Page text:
The Chinese Communist Party (CCP) announced the launch of the Mengtian space module, which will be attached to its Tiangong space station. The new annex will house experiments in combustion, heat transfer, and fluid physics in microgravity, according to Chinese communist media.
Mengtian is an 18-meter (59-foot) long, 22-ton cabin designed primarily for scientific experiments. It is the third and final component of the Tiangong space station.
The regime’s aerospace authorities reported that the module is expected to lift off on October 31, although an official launch date has not yet been announced.
The CCP seems to be conducting an actual space race in which it intends to overtake leading countries such as the United States.
What does the Mengtian module consist of?
According to reports from a press conference, Mengtian is already undergoing final tests on the ground, more precisely at the coastal spaceport of Wenchang in southern China.
If all goes well, on October 31, a rocket booster will lift off the new module to be directed together with the other two in orbit, the Tianhe core module, and the Wentian experimental module. Altogether they will complete the much-announced T-shaped space station.
Among Mengtian’s announced goals is to put into orbit a world-class physics laboratory that will seek to create the coldest matter detected in human history.
Inside the module is an ultra-cold atom cabin equipped with laser devices capable of cooling atoms to about ten picokelvins,—one-millionth of a degree above absolute zero (-273.15 Celsius).
These ultracold atoms can be used in various subjects, from quantum computing and the world’s most accurate clocks, to be an ideal tool for studying fundamental physics.
Upon reaching extreme cold, the energies of the atom become so low that they stop moving and clump together to behave like a “superatom,” which would allow for a comprehensive analysis of the atom as has never been achieved before.
Many may ask, why not cool the atoms on Earth instead of sending them into space? The answer seems simple; on Earth, it is much more difficult because gravity constantly pushes the particles down, and the motion does not allow the lasers to do their job correctly.
The main objective of the Mengtian seems to be very similar to that of NASA’s Cold Atom Laboratory, one of the sections of Nasa’s International Laboratory, which is currently orbiting the Earth.
The stated mission of this laboratory is “to study quantum phenomena in ways that are not possible on Earth.”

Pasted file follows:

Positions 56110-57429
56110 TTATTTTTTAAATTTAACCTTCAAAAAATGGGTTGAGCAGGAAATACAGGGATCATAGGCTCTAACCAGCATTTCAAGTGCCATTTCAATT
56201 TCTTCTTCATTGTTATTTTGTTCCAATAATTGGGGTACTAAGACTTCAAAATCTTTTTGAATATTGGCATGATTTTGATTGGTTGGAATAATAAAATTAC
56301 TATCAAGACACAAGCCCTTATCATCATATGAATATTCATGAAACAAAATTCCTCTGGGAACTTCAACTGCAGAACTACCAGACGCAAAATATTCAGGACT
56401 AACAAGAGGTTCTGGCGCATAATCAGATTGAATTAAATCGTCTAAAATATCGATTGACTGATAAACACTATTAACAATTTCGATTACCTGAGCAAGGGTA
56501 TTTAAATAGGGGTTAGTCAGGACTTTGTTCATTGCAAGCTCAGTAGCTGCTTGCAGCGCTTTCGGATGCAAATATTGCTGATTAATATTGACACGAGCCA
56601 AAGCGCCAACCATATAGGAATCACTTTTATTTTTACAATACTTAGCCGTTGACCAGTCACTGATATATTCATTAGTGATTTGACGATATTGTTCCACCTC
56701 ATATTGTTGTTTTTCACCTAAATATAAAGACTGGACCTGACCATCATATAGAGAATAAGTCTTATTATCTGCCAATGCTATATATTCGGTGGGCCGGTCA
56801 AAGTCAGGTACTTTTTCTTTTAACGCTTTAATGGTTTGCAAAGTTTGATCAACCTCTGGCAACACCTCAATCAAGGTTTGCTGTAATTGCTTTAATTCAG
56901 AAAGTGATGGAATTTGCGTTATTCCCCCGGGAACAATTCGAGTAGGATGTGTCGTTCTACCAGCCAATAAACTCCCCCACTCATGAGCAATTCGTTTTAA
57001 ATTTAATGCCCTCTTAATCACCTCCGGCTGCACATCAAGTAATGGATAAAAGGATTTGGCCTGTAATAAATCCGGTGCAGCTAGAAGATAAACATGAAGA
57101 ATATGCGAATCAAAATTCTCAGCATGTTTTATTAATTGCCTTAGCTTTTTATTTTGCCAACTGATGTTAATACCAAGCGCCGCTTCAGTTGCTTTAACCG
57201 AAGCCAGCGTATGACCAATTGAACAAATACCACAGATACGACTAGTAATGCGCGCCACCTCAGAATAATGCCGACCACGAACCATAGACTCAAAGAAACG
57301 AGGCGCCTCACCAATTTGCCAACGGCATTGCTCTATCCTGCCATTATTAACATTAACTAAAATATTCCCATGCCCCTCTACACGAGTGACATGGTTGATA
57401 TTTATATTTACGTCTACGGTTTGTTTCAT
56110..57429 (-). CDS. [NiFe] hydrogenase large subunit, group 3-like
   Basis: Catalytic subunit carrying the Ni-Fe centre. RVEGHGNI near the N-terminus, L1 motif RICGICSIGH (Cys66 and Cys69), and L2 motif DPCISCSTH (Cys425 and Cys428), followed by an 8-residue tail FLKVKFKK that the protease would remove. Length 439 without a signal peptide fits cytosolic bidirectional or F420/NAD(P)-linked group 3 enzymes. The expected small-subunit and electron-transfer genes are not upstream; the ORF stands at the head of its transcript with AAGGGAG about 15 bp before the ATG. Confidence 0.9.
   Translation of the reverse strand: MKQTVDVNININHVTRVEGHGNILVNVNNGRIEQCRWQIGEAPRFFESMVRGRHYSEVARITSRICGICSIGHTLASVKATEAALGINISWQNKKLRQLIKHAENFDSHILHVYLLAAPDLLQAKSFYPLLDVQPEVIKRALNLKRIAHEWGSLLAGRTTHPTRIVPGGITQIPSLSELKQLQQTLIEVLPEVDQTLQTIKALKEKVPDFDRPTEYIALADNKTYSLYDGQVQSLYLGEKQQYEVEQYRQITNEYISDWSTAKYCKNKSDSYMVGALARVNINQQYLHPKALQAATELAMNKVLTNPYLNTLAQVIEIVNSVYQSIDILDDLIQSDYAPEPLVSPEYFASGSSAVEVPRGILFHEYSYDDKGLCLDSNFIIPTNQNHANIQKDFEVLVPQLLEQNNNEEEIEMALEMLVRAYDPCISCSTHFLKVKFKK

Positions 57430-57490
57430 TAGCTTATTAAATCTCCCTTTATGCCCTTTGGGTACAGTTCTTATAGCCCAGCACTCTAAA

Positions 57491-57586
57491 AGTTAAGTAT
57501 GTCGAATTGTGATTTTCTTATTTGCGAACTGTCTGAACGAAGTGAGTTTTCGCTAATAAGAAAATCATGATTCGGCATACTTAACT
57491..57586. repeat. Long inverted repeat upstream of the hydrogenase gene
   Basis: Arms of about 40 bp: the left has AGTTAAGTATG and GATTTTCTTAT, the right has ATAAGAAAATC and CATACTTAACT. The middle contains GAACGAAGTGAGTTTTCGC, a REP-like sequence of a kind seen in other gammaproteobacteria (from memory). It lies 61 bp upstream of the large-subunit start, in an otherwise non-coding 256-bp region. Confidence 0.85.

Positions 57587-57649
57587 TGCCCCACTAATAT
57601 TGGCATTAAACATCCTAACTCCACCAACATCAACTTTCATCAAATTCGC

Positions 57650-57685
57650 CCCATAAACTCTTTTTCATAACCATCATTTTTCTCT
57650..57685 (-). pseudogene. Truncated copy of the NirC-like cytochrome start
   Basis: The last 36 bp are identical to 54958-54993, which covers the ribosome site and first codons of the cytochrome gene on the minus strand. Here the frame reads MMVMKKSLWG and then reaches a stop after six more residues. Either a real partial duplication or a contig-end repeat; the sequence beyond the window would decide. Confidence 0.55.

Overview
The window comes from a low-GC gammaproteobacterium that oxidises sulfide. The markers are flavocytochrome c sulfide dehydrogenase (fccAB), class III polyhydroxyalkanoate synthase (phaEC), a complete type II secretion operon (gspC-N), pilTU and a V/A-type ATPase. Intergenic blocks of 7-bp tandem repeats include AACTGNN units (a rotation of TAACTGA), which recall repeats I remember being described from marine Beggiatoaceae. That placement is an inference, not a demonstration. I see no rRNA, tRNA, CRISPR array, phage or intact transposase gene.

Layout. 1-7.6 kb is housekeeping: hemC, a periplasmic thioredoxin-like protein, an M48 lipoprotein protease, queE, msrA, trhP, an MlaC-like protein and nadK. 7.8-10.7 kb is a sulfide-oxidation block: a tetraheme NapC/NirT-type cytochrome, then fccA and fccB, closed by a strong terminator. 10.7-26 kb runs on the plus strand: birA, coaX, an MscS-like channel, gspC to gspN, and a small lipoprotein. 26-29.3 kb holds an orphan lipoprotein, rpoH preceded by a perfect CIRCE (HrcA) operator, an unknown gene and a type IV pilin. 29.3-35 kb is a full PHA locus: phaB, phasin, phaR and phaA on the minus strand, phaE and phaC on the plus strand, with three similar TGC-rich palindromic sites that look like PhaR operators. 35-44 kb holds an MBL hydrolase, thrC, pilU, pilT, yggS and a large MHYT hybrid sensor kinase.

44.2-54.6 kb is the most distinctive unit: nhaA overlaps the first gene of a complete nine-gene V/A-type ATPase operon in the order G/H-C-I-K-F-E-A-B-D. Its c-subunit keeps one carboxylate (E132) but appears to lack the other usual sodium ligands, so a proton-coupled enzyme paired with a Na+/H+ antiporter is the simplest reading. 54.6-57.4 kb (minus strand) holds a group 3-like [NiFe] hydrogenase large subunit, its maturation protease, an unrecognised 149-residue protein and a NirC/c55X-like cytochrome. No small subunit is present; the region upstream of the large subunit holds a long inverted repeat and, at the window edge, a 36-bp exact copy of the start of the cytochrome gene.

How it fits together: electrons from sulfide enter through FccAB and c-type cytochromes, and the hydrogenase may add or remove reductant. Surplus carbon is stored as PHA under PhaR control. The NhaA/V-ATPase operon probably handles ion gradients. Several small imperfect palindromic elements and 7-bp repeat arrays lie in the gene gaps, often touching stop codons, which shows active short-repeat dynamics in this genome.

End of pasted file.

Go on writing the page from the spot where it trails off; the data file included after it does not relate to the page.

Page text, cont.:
However, the regime’s space authorities claim that the Mengtian has a technology that is significantly superior to NASA’s Cold Atom Laboratory and that it will surpass the results obtained by the latter.
Regardless of whether or not the technology and the results will indeed be better, what is clear is that the CCP does not intend to be left behind in what seems to be a new space race, reminiscent of the cold war years between the United States and the former Soviet Union.
The CCP aims to deliver more than 40 space launches in 2022
As announced, the CCP, by the end of the year, will have completed more than 40 launches into space with various objectives, many associated with continuing to develop its space station.
In addition to completing its space station, the Chinese regime intends to develop a lunar base and deploy new satellites, according to an announcement by the China Aerospace Science and Technology Corporation (CASC). CASC is a state-owned firm responsible for most of the regime’s space launches.
The silent race carried out by Beijing is not something new. Its significant investments allowed 48 successful launches to be completed during 2021, adding them to the record of those planned for this year.
The CCP’s ambition to dominate everything within its reach is already more than evident. Just as it seeks to advance and dominate the Indo-Pacific, provoking major conflicts with neighboring countries, it also seeks to advance in third-world countries, generating economic dependence and influencing strategic decisions. Now it also intends to dominate space and establish a base on the moon.
The CCP has poured enormous resources into mastering space issues in recent years, and off-earth space is increasingly recognized as a contested strategic domain.
Many even warn that the CCP’s space programs may involve enormous risks on Earth.
In December 2021, General David Thompson, vice chief of space operations for the U.S. Space Force, set alarm bells ringing when he publicly stated that China is developing its space capabilities at “twice the speed” of the United States.
“The fact, that in essence, on average, they are building and fielding and updating their space capabilities at twice the rate we are means that very soon, if we don’t start accelerating our development and delivery capabilities, they will exceed us,” General Thompson said, adding, “2030 is not an unreasonable estimate.”
On the other hand, while NASA has been announcing that by 2025 it intends to carry out a new manned visit to the moon, more versions emerge indicating that Beijing’s intentions are aimed at creating a military base on the moon and acquiring sovereignty over the closest natural satellite to planet Earth.
“We should be very concerned that China is landing on the moon and saying: now it’s ours and you stay off,” warned Bill Nelson, the director of NASA, during an interview with a German newspaper a few weeks ago.